It’s a classic screenwriting trick - got a plot hole in your script? Write in some extra stuff that makes it seem like it was all intentional and well thought out all along.
For decades now, people have joked about the weakness in the Death Star that Luke exploited to save the day. How can it be that firing a single laser bolt down an exhaust vent can blow up an entire galactic superweapon? Why would the architect leave such a glaring error? Why would the exhaust vent be linked to the reactor core? Couldn’t they at least have put some sort of shield over it?
Rogue One came to the rescue this week, not only giving a reason for the weakness but making it a very important part of the plot and crucial event in Star Wars history.
*Mild-ish spoilers follow, click away now if you don’t want to know them*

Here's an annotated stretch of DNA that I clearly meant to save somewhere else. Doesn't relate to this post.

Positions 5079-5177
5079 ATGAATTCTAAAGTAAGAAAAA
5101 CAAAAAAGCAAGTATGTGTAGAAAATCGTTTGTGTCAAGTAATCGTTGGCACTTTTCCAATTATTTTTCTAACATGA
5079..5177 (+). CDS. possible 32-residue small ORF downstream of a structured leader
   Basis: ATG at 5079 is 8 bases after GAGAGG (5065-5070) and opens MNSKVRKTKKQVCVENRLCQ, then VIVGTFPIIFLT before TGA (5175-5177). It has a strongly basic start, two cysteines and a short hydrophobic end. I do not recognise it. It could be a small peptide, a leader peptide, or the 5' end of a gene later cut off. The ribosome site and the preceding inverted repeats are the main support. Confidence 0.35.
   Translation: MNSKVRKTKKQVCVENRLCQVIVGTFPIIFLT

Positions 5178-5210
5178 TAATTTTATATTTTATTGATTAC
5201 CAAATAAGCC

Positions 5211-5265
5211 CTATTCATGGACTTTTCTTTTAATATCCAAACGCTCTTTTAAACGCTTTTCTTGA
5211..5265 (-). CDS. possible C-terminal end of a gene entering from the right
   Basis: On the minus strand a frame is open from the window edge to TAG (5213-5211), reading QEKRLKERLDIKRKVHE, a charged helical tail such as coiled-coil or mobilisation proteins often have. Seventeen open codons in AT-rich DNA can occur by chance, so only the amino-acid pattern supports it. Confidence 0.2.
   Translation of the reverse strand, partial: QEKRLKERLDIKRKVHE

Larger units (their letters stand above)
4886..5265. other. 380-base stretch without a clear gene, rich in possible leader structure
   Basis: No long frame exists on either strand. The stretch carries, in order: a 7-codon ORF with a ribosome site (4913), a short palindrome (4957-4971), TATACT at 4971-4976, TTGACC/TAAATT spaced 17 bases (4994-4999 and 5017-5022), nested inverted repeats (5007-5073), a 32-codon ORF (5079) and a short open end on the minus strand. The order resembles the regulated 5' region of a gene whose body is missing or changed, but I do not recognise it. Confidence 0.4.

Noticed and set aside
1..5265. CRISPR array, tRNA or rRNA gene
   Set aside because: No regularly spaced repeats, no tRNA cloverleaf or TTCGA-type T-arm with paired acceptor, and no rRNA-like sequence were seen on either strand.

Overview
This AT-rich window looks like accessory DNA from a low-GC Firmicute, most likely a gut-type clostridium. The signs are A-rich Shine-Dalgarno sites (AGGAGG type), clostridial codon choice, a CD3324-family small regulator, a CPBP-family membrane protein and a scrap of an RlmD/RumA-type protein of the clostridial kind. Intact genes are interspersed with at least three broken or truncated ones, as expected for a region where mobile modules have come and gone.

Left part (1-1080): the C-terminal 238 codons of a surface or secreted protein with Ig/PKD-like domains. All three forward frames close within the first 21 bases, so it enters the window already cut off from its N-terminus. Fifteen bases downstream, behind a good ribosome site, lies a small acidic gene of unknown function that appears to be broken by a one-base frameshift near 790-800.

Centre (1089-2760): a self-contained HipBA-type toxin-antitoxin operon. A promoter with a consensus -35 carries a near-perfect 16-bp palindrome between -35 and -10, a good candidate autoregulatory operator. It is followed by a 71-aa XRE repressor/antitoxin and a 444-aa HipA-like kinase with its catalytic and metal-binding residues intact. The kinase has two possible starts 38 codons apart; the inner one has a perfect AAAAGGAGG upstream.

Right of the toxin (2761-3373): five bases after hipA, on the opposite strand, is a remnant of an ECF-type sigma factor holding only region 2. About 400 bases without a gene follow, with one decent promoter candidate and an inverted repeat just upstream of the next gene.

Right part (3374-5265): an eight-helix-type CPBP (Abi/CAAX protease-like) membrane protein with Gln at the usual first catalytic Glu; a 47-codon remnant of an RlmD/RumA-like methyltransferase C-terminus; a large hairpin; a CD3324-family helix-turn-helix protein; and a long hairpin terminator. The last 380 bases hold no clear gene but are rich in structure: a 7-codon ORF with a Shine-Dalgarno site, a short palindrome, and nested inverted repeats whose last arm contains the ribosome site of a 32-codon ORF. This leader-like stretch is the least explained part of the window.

Mads Mikkelsen seemed like a pretty big actor to cast just to play protagonist Jyn Erso’s dad Galen, but the character turned out to be quite the hero.
A gifted architect, he was forced to design and build the Death Star, knowing that, if he didn’t, someone else would. Galen was not going to give into the Imperials though, who were responsible for the death of his wife, and built a fatal flaw into the design of the Death Star.
It transpires that it is the plans for this intentional weak spot that Jyn and her allies attempt to steal.
So Galen set up Luke Skywalker’s fatal strike, right down to the X Wing-sized trenches on the Death Star’s surface.
Rogue One opens in cinemas today and is expected to rack up big box office sales. You can read our review of it here.Reuse content